Saving The Future - Saving The Past

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Posted on : 2/15/2012 07:00:00 AM | By : Dann | In : , , ,

We all have personal perspectives and interests that motivate our efforts.  One of my personal perspectives is Alzheimer's or old age dementia.  I watched my grandmother disappear before my eyes.  I watched the husk that remained live on for close to five years.

If you can call that living.

I see the early signs of the same thing happening in my dad.  I experience some early-early signs of the same thing in myself.

It is not possible to look forward to the day when long honed perception and perspective disappear in time's grey haze without experiencing an inexorably rising sense of terror.

We do not currently have a cure for dementia.  One of the reasons why I so urgently advocate for a free market for health care is that other health systems stymie research and innovation.  The first costs to be cut in every nationalized health care system are those associated with the research of new technology.  The cost of providing existing technology to existing patients naturally declines over time as patents expire and product efficiencies are identified.

Future patients needing future technologies?  Current patients being maintained by current technology but hoping for a cure?  Lives unborn in need of a cure that does not yet exist?  Nationalized health care systems have a one size fits all response.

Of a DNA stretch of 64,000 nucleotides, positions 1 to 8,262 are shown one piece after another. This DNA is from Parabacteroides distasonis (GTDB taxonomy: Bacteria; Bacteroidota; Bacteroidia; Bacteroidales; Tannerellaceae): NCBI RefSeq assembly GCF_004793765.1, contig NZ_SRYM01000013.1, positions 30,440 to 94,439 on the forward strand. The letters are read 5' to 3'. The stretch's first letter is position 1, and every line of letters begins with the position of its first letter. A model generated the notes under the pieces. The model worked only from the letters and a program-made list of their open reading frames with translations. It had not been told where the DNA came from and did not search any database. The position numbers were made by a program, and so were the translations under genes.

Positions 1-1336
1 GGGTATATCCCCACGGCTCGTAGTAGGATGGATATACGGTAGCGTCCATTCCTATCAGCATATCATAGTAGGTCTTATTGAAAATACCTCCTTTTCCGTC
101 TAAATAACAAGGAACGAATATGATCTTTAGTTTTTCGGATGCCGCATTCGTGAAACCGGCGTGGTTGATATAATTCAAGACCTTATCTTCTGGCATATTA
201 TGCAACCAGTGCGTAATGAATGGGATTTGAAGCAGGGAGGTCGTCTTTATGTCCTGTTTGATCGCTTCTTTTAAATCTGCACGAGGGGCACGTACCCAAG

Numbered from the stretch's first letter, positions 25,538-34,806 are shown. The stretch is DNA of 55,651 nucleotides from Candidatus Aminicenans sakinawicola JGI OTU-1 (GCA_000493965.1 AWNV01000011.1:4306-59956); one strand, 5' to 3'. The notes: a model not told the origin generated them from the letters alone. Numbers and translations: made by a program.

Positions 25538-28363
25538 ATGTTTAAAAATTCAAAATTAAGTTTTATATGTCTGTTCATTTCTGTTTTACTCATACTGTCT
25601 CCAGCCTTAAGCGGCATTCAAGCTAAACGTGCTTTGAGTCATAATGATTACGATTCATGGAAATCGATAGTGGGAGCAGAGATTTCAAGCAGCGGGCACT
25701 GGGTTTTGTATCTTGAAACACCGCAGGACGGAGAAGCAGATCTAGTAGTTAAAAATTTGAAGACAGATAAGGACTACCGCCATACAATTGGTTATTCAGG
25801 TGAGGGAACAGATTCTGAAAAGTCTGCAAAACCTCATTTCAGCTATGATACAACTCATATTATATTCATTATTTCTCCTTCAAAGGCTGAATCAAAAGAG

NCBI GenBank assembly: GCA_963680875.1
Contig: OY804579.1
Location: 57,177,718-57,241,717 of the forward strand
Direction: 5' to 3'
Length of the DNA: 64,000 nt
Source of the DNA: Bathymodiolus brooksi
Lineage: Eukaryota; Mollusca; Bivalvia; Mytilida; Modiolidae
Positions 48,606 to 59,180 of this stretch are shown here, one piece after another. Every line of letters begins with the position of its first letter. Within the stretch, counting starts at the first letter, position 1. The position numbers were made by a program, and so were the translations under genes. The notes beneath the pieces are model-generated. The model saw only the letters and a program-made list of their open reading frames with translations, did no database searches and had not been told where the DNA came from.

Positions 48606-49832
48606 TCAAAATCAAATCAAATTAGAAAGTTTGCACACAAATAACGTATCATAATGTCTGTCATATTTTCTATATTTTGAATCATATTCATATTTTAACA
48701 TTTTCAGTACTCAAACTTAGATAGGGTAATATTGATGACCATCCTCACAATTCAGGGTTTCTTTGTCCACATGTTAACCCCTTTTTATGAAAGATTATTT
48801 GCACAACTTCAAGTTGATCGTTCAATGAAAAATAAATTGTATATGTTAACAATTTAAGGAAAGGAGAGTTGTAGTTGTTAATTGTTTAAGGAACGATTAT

Fuck 'em.

Yet I still have reason to hope that our recently enacted plethora of federal boards, committees, directors, chairpersons, and other august personnel of medical wizardry may yet move slowly enough that a cure for my small concern may arrive before the gates of innovation are closed.

Via Glenn Reynold's Instapundit comes word of a recent discovery of a new application for an old anti-cancer drug.  The WSJ has a decent write-up as well.

A widely available cancer drug has shown remarkable success in reversing Alzheimer's disease in mice, raising hope of a breakthrough against incurable dementia in humans, US researchers said Thursday.

Mice treated with the drug, known as bexarotene, became rapidly smarter and the plaque in their brains that was causing their Alzheimer's started to disappear within hours, said the research in the journal Science.

"We were shocked and amazed," lead author Gary Landreth of the Department of Neurosciences at Case Western Reserve University School of Medicine in Ohio told AFP.

"Things like this had never, ever been seen before," he said.


Faster, please.

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